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Items: 6

1.

B-Cell Leukemia

A malignant disease of the B-LYMPHOCYTES in the bone marrow and/or blood. [from MeSH]

MedGen UID:
412152
Concept ID:
C2004493
Neoplastic Process
2.

Leukemia

Leukemia is cancer of the white blood cells. White blood cells help your body fight infection. Your blood cells form in your bone marrow. In leukemia, the bone marrow produces abnormal white blood cells. These cells crowd out the healthy blood cells, making it hard for blood to do its work. There are different types of leukemia, including. -Acute lymphocytic leukemia. -Acute myeloid leukemia. -Chronic lymphocytic leukemia. -Chronic myeloid leukemia. Leukemia can develop quickly or slowly. Chronic leukemia grows slowly. In acute leukemia, the cells are very abnormal and their number increases rapidly. Adults can get either type; children with leukemia most often have an acute type. Some leukemias can often be cured. Other types are hard to cure, but you can often control them. Treatments may include chemotherapy, radiation and stem cell transplantation. Even if symptoms disappear, you might need therapy to prevent a relapse. NIH: National Cancer Institute.  [from MedlinePlus]

MedGen UID:
9725
Concept ID:
C0023418
Neoplastic Process
3.

B Acute Lymphoblastic Leukemia

The most frequent type of acute lymphoblastic leukemia. Approximately 75% of cases occur in children under six years of age. This is a good prognosis leukemia. In the pediatric age group the complete remission rate is approximately 95% and the disease free survival rate is 70%. Approximately 80% of children appear to be cured. In the adult age group the complete remission rate is 60-85%. (WHO, 2001) [from NCI]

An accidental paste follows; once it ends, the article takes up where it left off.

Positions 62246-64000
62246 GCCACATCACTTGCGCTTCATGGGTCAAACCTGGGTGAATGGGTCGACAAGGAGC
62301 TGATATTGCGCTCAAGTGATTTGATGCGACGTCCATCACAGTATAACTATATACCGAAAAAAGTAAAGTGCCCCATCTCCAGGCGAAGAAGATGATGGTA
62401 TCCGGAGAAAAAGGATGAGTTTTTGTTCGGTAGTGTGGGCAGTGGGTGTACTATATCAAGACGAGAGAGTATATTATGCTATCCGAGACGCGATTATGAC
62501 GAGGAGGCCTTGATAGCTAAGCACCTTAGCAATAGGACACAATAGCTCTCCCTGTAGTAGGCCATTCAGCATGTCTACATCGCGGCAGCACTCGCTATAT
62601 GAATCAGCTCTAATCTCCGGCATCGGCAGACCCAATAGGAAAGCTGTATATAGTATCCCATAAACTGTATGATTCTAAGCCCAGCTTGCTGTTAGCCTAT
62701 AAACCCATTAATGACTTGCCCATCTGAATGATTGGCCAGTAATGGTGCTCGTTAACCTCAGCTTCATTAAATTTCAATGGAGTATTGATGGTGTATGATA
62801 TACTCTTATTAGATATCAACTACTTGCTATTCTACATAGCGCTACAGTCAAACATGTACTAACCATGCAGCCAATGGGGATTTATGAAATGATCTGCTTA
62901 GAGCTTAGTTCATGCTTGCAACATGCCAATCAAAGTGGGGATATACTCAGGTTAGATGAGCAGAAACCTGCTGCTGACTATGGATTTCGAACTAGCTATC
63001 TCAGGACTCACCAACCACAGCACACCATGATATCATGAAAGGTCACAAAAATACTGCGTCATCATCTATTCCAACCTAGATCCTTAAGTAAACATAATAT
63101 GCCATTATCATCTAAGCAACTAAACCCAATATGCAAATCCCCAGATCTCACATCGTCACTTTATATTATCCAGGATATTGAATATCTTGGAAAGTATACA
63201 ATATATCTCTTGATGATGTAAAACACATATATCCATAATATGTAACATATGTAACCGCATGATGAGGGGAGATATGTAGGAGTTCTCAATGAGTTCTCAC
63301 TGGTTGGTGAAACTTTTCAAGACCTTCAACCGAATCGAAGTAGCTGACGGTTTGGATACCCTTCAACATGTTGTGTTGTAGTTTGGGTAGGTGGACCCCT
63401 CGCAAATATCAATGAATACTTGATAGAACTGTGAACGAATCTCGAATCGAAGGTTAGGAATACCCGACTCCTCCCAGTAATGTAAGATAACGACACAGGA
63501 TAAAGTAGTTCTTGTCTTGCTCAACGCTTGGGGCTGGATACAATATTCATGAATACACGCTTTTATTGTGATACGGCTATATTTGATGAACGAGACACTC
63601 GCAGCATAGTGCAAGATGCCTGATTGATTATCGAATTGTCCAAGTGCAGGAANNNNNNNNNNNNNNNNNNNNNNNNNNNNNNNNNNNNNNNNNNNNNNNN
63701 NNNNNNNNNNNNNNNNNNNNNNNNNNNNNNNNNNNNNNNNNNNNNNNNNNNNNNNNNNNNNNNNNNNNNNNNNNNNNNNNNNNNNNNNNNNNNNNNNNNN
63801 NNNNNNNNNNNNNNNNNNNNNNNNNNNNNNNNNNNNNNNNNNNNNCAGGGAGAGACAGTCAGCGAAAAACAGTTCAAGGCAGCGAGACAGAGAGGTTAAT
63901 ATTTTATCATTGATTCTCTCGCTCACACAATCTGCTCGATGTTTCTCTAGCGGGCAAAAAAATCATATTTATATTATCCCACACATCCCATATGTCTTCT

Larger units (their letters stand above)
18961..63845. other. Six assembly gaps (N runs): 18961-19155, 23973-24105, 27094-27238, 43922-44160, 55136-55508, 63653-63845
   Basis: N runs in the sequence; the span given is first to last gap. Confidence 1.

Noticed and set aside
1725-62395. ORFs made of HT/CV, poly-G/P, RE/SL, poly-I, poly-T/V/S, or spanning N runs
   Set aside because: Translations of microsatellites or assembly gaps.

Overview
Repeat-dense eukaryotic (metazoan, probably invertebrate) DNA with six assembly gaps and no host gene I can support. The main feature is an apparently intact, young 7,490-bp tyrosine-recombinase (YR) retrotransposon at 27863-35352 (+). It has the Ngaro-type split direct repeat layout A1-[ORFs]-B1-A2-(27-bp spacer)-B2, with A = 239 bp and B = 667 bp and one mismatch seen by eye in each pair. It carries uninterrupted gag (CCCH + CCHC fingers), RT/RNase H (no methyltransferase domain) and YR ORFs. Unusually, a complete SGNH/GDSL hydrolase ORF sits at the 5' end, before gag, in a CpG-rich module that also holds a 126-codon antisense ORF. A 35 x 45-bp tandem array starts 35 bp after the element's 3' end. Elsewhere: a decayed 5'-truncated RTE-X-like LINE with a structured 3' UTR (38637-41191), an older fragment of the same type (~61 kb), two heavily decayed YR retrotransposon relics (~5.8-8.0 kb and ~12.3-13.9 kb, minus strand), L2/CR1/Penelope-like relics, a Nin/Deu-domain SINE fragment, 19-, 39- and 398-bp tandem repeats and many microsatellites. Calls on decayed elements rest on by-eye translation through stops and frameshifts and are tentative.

MedGen UID:
226949
Concept ID:
C1292769
Neoplastic Process
4.

Enlarged kidney

An abnormal increase in the size of the kidney. [from HPO]

MedGen UID:
108156
Concept ID:
C0542518
Finding
5.

Bilateral

Being present on both sides of the body. [from HPO]

MedGen UID:
65977
Concept ID:
C0238767
Spatial Concept
6.

Leukemic infiltration

A pathologic change in leukemia in which leukemic cells permeate various organs at any stage of the disease. All types of leukemia show various degrees of infiltration, depending upon the type of leukemia. The degree of infiltration may vary from site to site. The liver and spleen are common sites of infiltration, the greatest appearing in myelocytic leukemia, but infiltration is seen also in the granulocytic and lymphocytic types. The kidney is also a common site and of the gastrointestinal system, the stomach and ileum are commonly involved. In lymphocytic leukemia the skin is often infiltrated. The central nervous system too is a common site. [from MeSH]

MedGen UID:
58150
Concept ID:
C0162679
Neoplastic Process
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